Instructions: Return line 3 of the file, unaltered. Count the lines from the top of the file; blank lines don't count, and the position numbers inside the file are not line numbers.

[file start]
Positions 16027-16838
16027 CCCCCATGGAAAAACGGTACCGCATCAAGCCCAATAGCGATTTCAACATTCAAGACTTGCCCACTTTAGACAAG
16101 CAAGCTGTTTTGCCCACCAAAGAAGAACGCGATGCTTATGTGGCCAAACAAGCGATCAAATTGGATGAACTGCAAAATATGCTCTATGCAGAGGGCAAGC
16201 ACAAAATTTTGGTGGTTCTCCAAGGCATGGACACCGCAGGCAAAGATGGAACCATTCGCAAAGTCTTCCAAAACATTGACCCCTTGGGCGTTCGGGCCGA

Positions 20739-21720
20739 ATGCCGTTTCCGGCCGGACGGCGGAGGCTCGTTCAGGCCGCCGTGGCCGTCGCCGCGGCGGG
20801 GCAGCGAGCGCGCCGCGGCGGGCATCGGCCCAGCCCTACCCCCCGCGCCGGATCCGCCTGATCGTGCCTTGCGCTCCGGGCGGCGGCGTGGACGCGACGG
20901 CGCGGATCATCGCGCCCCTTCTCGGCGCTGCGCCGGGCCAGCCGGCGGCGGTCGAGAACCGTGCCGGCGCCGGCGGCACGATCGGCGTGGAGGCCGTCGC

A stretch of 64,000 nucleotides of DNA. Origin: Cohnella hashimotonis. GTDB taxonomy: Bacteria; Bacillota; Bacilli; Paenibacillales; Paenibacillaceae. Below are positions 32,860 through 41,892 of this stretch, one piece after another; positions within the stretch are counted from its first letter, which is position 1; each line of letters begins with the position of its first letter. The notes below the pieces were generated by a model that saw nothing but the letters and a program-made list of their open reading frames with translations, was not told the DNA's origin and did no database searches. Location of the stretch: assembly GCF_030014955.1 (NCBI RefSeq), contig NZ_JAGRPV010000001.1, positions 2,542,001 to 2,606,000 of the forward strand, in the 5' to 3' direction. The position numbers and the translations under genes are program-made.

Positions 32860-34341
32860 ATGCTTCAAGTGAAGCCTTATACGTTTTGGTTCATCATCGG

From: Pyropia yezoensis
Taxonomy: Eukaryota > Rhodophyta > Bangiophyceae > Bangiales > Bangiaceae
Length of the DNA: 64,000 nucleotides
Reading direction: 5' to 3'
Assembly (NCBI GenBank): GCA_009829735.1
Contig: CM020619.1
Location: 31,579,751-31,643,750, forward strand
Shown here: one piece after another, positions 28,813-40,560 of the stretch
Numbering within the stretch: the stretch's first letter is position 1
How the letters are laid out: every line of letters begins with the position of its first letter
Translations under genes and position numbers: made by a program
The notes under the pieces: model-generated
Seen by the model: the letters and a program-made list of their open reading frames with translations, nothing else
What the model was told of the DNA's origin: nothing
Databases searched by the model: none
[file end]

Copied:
16101 CAAGCTGTTTTGCCCACCAAAGAAGAACGCGATGCTTATGTGGCCAAACAAGCGATCAAATTGGATGAACTGCAAAATATGCTCTATGCAGAGGGCAAGC